What is Acne ?
This skin disease affects a large number of individuals (mostly adolescents and young adults, but in some cases also adults in old age), of whom however only a small part develops the serious form. The onset of the disease and its evolutionary severity would seem to be to some extent also linked to genetic factors.
Usually acne occurs first in girls, often already in pre-pubertal age (before the appearance of menstrual flow), with the characteristic sign of greasy skin. As they grow older, it is more common in men (especially in the 16-18 age group); moreover, boys are more often subject to more prolonged and severe forms of acne than boys of the same age.
Acne is characterized by the presence of lesions of different appearance (papules, pustules, cysts), which are sometimes characterized by local accumulation of pus (abscesses) and manifest themselves in a rather painful and aesthetically invasive.
The disease usually appears on the face, in particular on the nose, cheeks and forehead, but it can also affect the skin of the back, in particular its upper part; more specifically, it affects the follicle-sebaceous unit and the sebaceous glands, which produce a higher amount of sebum (the so-called seborrhea). The retention of sebum, together with that of keratin, leads to a progressive occlusion, partial (open or black black blackhead) or complete (closed or white blackhead), of the sebaceous follicle.
Signs and symptoms
Acne manifestations can vary from very mild forms, characterized by a few white spots or a few small furuncles, to extremely serious situations, with pustules, nodules, cysts and consequent possibility of not definitive healings or residues of unsightly scars.
Usually the onset is represented by the fact that the skin becomes greasy and shiny: this sign is typical in young adolescents (especially in girls), and expresses a hormonal change related to puberty.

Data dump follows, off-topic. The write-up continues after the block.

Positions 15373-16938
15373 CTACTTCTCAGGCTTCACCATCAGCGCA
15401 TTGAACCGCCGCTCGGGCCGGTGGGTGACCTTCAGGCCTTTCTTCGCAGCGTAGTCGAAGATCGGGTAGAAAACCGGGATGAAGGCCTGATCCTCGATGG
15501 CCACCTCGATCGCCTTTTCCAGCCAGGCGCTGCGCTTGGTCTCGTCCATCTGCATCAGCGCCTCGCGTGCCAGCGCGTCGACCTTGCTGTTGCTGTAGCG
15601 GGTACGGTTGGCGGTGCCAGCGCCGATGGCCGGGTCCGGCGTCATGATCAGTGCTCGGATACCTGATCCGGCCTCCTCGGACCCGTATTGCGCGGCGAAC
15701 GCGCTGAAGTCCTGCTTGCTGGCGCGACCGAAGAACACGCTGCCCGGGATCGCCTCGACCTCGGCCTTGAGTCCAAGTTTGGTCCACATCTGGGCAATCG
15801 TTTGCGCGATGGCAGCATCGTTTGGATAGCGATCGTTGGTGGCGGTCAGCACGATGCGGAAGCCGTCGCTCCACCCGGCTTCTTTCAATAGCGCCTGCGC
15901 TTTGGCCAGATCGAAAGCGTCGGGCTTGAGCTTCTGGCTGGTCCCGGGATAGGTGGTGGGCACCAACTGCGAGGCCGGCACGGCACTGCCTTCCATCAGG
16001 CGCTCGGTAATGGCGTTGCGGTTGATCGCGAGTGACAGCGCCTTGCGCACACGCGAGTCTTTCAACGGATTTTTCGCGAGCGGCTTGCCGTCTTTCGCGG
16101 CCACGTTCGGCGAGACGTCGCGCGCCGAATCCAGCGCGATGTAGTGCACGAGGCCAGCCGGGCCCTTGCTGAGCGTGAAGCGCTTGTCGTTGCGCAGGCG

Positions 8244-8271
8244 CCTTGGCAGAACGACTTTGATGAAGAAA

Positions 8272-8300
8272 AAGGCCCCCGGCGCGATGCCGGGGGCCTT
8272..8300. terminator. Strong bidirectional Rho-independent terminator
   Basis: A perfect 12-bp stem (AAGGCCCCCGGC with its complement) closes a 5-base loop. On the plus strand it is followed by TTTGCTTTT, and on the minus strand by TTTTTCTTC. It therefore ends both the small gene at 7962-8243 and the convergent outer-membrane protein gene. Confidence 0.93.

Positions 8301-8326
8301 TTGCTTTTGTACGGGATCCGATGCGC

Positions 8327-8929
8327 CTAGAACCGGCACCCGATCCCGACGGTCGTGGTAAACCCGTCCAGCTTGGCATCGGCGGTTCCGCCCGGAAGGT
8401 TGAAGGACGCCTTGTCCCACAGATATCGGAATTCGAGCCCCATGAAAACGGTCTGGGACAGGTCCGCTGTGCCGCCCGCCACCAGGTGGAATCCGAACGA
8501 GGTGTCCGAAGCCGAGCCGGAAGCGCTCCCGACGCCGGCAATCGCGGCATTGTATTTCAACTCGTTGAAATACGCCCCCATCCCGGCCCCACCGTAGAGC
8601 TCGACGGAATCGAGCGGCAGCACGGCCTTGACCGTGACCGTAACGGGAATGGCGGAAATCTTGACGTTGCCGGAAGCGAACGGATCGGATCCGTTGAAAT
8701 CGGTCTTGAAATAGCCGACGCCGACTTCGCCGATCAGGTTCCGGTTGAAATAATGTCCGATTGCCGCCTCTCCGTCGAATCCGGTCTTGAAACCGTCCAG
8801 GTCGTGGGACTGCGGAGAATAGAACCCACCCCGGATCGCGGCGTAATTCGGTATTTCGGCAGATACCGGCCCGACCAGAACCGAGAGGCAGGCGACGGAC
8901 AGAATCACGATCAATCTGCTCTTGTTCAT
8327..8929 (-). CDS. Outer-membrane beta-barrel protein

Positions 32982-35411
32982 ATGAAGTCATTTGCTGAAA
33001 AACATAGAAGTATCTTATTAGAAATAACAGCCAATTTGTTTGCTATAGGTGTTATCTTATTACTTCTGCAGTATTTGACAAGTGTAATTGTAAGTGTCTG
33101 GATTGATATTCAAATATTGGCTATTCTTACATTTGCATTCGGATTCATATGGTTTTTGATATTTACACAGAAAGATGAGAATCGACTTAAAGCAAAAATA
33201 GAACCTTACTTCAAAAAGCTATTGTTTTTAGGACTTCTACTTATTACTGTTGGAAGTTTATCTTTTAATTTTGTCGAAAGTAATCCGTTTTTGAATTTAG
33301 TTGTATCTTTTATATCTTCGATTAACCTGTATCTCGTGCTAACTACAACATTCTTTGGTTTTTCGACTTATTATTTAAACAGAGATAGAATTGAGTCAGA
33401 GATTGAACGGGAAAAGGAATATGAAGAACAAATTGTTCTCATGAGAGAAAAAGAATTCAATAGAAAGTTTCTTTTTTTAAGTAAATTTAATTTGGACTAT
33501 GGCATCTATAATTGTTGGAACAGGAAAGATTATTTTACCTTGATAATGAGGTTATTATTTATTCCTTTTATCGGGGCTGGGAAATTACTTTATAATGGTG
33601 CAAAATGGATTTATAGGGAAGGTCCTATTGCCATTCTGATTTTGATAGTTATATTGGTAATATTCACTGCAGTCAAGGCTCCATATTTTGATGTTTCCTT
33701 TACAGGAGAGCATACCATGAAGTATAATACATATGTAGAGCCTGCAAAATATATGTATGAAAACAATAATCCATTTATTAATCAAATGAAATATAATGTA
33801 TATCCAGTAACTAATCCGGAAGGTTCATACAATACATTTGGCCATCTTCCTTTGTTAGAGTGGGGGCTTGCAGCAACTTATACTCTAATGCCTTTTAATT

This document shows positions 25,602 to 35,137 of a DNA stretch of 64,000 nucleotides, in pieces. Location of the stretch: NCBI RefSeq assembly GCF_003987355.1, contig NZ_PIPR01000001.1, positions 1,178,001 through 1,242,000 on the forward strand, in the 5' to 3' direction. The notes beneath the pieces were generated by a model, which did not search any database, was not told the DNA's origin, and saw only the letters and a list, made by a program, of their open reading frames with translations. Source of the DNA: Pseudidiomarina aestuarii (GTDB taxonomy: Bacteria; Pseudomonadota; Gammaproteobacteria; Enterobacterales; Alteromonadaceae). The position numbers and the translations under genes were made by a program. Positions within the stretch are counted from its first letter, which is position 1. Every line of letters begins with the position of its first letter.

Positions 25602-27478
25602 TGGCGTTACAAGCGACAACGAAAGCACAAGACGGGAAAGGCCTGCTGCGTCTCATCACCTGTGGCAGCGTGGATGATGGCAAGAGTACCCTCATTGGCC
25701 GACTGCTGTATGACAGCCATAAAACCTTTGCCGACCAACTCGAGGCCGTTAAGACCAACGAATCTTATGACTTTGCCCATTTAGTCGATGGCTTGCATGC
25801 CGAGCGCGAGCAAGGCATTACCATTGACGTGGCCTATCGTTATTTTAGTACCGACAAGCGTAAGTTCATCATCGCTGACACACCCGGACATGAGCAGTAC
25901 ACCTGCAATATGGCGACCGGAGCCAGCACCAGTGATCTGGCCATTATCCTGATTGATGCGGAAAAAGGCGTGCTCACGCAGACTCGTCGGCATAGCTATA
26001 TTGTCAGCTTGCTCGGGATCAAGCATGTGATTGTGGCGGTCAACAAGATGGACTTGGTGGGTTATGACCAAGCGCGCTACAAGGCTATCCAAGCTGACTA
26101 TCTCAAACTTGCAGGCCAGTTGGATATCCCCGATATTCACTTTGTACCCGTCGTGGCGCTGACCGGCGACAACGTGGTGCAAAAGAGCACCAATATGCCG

Then comedones may appear, which are the first actual manifestation of acne: better known as white spots or black spots, these occlusions are easily visible to the naked eye and are formed on the surface of the skin, which can also appear completely normal. It is never advisable to “squeeze” them: in this case, a white filament emerges from the blackhead with a dark end (the upper one). The blackheads generally tend to heal themselves (a phenomenon of self-resolution); more rarely there is a real inflammation, especially if they are manipulated with operations, in fact, of “squeezing”.
In its most severe form, however, acne typically manifests itself with inflammatory lesions such as pustules, nodules and cysts, commonly known as pimples: these lesions are accompanied by the presence of pus, with reddening of the surrounding skin, an unequivocal sign of inflammation. Inflammatory lesions can be little or even very painful and, in cases where the amount of pus contained in them is particularly significant, can give rise to the formation of large abscesses under the skin. If the lesions are not “teased” and the patient follows the doctor’s advice precisely, the acne heals without leaving any kind of result. Unfortunately, the skin is often treated in an exaggerated way: blackheads and furuncles are squeezed, and there is a general inflammatory state that leads to an evolution towards forms of acne, even very severe; the disease then becomes rather annoying and problematic also from a psychological point of view, as it greatly increases the probability of having permanent scars.